- The areas of work in which a One Health approach is particularly relevant include food safety, the control of zoonotic diseases (diseases that can spread between animals and humans, such as flu, rabies and Rift Valley Fever), and combating antibiotic resistance (when bacteria change after being exposed to antibiotics and become more difficult to treat).
- Although OneHealth, as a conceptual entity, emerged relatively recently, a stellar example of OneHealth being operationalised in the field was seen in India in the late 1950s.
- The diseases, which “spillover” from animals to humans are referred to as zoonotic diseases
- They represent more than 60% of emerging infectious diseases worldwide.
- The destruction of the natural environment, globalised trade and travel and industrialised food production systems have created numerous pathways for new pathogens to jump between animals and humans.
India and OneHealth Approach
- In the 1950s, the OneHealth approach helped discover the source of Kyasanur Forest Disease (KFD), a highly dangerous haemorrhagic fever more threatening than COVID-19.
- This was the result of working of several organizations such as the Virus Research Centre (now known as the National Institute of Virology), Pune, the World Health Organization (WHO) and the Bombay Natural History Society.
- In 2018, Kerala reacted quickly and efficiently to tackle the Nipah virus outbreak and successfully managed to confine it to 23 cases.
- This success is credited to the strong public health infrastructure and the political will to quickly seek help from a multidisciplinary team of national and international experts.
- One of the components of the National Mission on Biodiversity and Human Well-being explicitly links biodiversity to human health through the OneHealth framework.
- However, the regulatory framework for doing OneHealth research in India with international collaboration typically requires approvals from multiple authorities. This hampers the country’s ability to rapidly respond to emerging threats from infectious diseases.
National Mission on Biodiversity and Human Well-being
- The mission aims to explore the neglected links between biodiversity science and human well-being across the sectors of health, economic development, agricultural production and livelihood generation, in combination with efforts to mitigate climate change and related disasters.
- The frequency with which new pathogens are emerging or old ones are re-emerging across the world are alarm calls for greater transparency, cross-country collaborations, and enhanced national infrastructure and capacity for integrated OneHealth science.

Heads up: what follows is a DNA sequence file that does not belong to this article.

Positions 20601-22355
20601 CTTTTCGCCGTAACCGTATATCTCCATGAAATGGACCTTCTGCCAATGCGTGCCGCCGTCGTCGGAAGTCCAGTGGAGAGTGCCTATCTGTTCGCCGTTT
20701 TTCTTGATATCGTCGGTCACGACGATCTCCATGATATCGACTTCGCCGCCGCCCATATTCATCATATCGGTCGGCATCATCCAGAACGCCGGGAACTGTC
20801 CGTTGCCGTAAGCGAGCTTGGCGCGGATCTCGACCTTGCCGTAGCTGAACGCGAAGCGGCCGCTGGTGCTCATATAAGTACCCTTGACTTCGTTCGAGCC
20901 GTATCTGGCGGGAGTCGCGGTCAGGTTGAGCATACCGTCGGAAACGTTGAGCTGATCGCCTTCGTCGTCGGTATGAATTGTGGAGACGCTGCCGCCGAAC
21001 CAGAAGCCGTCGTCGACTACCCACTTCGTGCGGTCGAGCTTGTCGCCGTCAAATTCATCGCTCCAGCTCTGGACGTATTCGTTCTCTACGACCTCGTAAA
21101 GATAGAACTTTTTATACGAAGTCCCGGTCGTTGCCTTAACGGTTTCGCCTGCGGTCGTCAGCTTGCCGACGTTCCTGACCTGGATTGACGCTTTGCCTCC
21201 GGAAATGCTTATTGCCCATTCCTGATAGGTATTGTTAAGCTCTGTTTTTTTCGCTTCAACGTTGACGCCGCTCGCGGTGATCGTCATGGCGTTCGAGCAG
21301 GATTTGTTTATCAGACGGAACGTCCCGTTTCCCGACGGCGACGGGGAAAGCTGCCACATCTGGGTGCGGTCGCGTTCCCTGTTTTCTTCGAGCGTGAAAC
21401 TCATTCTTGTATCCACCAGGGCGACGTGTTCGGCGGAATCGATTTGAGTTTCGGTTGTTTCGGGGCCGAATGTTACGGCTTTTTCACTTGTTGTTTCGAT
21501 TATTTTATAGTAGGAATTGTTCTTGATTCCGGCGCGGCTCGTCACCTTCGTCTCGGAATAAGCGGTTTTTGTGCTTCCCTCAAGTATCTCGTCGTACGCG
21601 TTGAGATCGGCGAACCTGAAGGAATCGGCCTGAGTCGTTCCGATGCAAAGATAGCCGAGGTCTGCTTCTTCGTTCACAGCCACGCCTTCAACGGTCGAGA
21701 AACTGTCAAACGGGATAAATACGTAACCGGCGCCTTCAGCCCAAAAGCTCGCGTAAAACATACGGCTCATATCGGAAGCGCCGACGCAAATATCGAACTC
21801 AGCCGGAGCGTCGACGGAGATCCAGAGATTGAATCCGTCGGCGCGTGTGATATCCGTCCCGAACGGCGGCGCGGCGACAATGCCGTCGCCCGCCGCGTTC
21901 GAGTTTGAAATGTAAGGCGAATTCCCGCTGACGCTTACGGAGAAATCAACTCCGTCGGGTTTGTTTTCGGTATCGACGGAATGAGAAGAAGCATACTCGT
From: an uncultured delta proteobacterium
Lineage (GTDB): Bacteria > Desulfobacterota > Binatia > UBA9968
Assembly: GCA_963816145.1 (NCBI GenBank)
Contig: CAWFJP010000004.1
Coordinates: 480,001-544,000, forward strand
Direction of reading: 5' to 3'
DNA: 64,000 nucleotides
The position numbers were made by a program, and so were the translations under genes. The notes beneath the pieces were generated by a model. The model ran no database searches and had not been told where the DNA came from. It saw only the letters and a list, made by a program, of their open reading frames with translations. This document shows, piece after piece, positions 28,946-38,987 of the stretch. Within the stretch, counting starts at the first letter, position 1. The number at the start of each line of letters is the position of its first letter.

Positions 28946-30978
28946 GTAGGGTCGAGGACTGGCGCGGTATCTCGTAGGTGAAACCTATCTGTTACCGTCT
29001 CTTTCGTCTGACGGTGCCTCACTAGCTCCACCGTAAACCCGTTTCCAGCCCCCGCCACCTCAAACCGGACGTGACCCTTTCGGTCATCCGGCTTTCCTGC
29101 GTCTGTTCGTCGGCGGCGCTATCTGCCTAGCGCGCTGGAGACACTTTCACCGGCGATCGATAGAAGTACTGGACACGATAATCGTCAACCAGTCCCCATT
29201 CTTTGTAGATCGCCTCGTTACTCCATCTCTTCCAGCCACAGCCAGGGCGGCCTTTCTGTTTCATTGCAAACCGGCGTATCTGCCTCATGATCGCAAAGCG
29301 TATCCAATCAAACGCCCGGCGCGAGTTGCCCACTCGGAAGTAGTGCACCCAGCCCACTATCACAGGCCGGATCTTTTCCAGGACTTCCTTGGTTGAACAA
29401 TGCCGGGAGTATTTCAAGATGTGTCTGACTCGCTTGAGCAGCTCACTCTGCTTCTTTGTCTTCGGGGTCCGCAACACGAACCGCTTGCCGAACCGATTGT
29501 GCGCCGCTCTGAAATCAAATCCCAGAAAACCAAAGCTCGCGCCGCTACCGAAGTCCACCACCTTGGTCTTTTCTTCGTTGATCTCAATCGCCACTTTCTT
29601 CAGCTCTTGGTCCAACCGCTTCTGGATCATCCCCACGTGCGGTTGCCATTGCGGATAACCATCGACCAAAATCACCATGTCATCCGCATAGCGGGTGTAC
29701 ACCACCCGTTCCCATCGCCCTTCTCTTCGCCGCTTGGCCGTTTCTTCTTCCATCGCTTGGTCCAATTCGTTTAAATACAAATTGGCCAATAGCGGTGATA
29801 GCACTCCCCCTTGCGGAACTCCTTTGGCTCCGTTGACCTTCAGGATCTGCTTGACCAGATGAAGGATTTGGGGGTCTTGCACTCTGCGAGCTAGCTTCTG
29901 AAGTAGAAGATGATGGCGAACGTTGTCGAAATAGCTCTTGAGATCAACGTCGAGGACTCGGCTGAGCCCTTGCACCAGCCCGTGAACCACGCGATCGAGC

- India needs to leap-frog over the systemic and institutional barriers that prevent an integrated OneHealth framework from being operationalised.
- The OneHealth framework will help government and private institutions, across a range of disciplines, in collaborating to understand how zoonotic diseases can emerge, the threats they can pose, and the mechanisms by which the emergence or spread can be controlled.
Why in News
Recently, a Parliamentary Standing Committee on Defence has shown concern at the widening gap between projections and allocations in the defence budget.
- The Committee noted that since 2015-16, none of the three Services (Army, Navy and Air Force) has been given the matching allocation as per the projection.
Key Findings of the Committee
- There is a considerable shortage in the allocation in the Capital Head, which is 35% less than the projection.
- The Committee noted that committed liabilities constitute a significant part of the Capital Head and inadequate allocation would definitely lead to ‘default situation’ on contractual obligations.
- Committed liabilities are payments anticipated during a financial year for contracts concluded in previous years.
- Such a situation is not conducive for preparation of the country to modern-day warfare, where possession of capital intensive modern machines is a prerequisite for tilting the result of the war in favour and also to have a credible deterrence.
- Both the Navy and the Indian Air Force (IAF) have a situation where their committed liabilities are more than their share of the capital allocation in the Budget.
- To offset this, the Services have been forced to defer payment of committed liabilities of the Defence Public Sector Undertakings (DPSU) among other measures.
- The shortfall in expenditure will affect:
- Operationalisation of three tri-service organizations i.e. Defence Space Agency (DSA), Defence Cyber Agency (DCYA) and Armed Forces Special Operations Division (AFSOD).
- Operational readiness of Andaman and Nicobar Command (ANC).
- Maintenance of SIGINT (Signal Intelligence) equipment.
- Administration of training institutes and operational units.
- The committee has recommended a dedicated fund for committed liabilities and procurements before the shortfall impacts modernisation, invariably from next Budget onwards (2021-22).
Why in News